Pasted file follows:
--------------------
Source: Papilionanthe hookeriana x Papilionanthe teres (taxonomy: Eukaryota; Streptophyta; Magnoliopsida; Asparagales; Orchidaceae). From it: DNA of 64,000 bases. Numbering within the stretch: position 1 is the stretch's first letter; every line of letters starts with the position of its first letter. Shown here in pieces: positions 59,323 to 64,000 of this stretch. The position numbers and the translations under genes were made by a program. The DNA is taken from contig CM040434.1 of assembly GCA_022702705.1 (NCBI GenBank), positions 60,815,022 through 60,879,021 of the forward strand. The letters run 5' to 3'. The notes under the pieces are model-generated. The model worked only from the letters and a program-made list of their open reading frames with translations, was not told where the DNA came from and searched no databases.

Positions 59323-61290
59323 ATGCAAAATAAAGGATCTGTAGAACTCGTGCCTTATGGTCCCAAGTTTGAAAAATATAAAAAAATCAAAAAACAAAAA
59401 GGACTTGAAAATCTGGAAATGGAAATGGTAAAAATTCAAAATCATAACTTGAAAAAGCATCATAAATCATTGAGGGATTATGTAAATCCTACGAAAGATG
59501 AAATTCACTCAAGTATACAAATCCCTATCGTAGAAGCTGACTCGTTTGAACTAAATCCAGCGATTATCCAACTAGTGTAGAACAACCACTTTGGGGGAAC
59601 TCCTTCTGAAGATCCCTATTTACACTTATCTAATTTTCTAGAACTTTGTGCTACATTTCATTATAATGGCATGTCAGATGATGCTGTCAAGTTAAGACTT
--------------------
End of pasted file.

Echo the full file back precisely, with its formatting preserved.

Source: Papilionanthe hookeriana x Papilionanthe teres (taxonomy: Eukaryota; Streptophyta; Magnoliopsida; Asparagales; Orchidaceae). From it: DNA of 64,000 bases. Numbering within the stretch: position 1 is the stretch's first letter; every line of letters starts with the position of its first letter. Shown here in pieces: positions 59,323 to 64,000 of this stretch. The position numbers and the translations under genes were made by a program. The DNA is taken from contig CM040434.1 of assembly GCA_022702705.1 (NCBI GenBank), positions 60,815,022 through 60,879,021 of the forward strand. The letters run 5' to 3'. The notes under the pieces are model-generated. The model worked only from the letters and a program-made list of their open reading frames with translations, was not told where the DNA came from and searched no databases.

Positions 59323-61290
59323 ATGCAAAATAAAGGATCTGTAGAACTCGTGCCTTATGGTCCCAAGTTTGAAAAATATAAAAAAATCAAAAAACAAAAA
59401 GGACTTGAAAATCTGGAAATGGAAATGGTAAAAATTCAAAATCATAACTTGAAAAAGCATCATAAATCATTGAGGGATTATGTAAATCCTACGAAAGATG
59501 AAATTCACTCAAGTATACAAATCCCTATCGTAGAAGCTGACTCGTTTGAACTAAATCCAGCGATTATCCAACTAGTGTAGAACAACCACTTTGGGGGAAC
59601 TCCTTCTGAAGATCCCTATTTACACTTATCTAATTTTCTAGAACTTTGTGCTACATTTCATTATAATGGCATGTCAGATGATGCTGTCAAGTTAAGACTT